THE BLOG
09/26/2014 05:07 pm ET Updated Nov 26, 2014

Why Fracking Ireland Is Different

Whether you are pro- or anti-fracking, consider that some places on the planet may be worse places than others to use the new technology to extract natural gas.

The debate about this controversial topic is really heating up in Ireland now -- a place where activists say it would be particularly dangerous to drill as it is full of aquifers. I interviewed Leah Doherty of No Fracking Ireland to better understand what people are worried about on the Emerald Isle.

Why is fracking Ireland different than fracking other places?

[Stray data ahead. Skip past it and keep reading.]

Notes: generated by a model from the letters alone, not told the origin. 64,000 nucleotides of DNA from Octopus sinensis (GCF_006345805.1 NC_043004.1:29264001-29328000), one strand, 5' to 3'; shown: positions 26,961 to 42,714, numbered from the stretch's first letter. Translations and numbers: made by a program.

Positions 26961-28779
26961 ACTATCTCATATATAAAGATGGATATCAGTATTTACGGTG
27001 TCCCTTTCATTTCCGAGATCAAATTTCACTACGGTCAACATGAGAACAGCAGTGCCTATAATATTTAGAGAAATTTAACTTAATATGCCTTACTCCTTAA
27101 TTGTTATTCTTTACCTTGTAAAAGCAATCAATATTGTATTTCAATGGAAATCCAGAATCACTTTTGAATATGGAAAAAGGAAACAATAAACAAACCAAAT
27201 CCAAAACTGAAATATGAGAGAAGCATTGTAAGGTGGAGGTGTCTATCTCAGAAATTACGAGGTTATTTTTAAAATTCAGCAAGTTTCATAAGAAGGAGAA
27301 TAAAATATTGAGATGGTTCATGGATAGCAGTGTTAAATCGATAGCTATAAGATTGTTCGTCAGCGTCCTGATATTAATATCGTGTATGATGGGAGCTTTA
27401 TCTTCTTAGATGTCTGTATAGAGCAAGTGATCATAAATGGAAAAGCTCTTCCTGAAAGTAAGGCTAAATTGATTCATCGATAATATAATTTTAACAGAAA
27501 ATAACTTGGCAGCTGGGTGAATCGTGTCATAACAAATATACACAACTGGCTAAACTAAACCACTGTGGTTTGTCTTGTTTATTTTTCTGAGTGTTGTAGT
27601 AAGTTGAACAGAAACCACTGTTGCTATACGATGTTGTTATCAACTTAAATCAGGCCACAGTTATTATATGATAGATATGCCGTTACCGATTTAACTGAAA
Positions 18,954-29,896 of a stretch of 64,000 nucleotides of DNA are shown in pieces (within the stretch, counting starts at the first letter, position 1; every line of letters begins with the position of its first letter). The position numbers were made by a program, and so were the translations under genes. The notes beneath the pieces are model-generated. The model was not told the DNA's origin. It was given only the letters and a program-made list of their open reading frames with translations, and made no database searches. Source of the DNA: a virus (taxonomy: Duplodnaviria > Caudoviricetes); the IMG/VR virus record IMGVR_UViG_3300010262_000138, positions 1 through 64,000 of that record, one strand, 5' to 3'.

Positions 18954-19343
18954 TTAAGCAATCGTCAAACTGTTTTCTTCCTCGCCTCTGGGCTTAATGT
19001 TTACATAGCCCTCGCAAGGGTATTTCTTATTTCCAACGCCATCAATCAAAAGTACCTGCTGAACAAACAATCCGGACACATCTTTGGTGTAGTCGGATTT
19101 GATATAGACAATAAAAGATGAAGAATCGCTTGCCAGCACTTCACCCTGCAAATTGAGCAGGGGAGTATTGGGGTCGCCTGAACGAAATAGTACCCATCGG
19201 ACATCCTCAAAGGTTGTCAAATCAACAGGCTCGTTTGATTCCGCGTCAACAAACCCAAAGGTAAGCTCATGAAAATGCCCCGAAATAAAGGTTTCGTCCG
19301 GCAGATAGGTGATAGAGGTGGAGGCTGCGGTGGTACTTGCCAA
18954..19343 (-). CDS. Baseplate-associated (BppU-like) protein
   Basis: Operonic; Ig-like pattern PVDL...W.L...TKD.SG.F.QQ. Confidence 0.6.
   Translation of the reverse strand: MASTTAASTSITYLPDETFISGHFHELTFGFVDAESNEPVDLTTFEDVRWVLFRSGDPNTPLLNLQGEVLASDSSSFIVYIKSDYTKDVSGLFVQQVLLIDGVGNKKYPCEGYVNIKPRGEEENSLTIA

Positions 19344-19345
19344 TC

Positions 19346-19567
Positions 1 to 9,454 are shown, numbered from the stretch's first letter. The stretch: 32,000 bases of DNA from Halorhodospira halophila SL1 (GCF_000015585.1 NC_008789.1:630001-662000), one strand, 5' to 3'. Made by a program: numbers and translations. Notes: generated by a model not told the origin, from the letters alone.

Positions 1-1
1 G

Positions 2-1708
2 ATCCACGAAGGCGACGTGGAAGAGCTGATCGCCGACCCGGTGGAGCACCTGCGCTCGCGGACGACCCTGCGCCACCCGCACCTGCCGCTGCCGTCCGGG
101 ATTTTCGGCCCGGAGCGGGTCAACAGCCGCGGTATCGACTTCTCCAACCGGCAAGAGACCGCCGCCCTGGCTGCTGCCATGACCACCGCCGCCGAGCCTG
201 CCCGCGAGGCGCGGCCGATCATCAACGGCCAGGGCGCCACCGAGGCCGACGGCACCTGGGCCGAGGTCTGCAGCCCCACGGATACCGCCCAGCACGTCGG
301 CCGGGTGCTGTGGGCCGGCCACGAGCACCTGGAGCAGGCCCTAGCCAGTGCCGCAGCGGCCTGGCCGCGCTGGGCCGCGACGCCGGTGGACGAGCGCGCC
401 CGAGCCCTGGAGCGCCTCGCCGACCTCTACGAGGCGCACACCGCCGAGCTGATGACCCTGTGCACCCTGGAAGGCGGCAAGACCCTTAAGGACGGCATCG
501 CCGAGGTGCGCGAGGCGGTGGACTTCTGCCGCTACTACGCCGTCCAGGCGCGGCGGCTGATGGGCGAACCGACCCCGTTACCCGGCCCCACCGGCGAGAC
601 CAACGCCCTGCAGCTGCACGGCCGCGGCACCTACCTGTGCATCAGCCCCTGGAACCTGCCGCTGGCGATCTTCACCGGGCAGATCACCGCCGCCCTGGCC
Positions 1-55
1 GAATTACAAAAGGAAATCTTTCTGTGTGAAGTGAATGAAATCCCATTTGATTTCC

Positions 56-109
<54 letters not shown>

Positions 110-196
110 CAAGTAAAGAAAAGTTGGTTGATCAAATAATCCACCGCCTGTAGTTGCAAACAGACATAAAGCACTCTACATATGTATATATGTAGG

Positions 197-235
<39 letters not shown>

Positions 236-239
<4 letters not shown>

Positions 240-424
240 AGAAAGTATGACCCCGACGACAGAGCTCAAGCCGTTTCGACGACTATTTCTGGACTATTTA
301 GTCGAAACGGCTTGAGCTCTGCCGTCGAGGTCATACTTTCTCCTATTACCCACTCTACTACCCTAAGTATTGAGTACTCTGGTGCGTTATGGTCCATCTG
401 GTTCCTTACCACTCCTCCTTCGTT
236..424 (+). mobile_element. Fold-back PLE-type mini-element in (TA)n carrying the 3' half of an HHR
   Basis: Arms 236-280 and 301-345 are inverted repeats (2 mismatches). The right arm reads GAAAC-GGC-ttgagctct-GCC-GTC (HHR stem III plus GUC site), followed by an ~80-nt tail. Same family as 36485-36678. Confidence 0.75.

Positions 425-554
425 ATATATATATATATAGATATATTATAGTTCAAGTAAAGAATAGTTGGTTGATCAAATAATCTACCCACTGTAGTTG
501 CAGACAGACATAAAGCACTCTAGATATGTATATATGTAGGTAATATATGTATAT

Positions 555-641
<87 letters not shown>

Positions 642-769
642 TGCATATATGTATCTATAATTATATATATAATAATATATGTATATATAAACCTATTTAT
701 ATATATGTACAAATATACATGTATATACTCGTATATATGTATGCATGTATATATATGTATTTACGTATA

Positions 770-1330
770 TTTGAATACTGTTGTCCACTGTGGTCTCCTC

As the journalist Greg Palast noted when visiting Ireland last year, "fracking here would be insane, Ireland is like one big flood plain, there is water everywhere." The River Shannon is one of the biggest rivers in Europe and flows like a vein right down through the country. It is in counties all along the Shannon basin region that fracking is being proposed. Our landscape is dotted with lakes and rivers thoughout this region and nationally important aquifers that supply drinking water to the communities in these areas.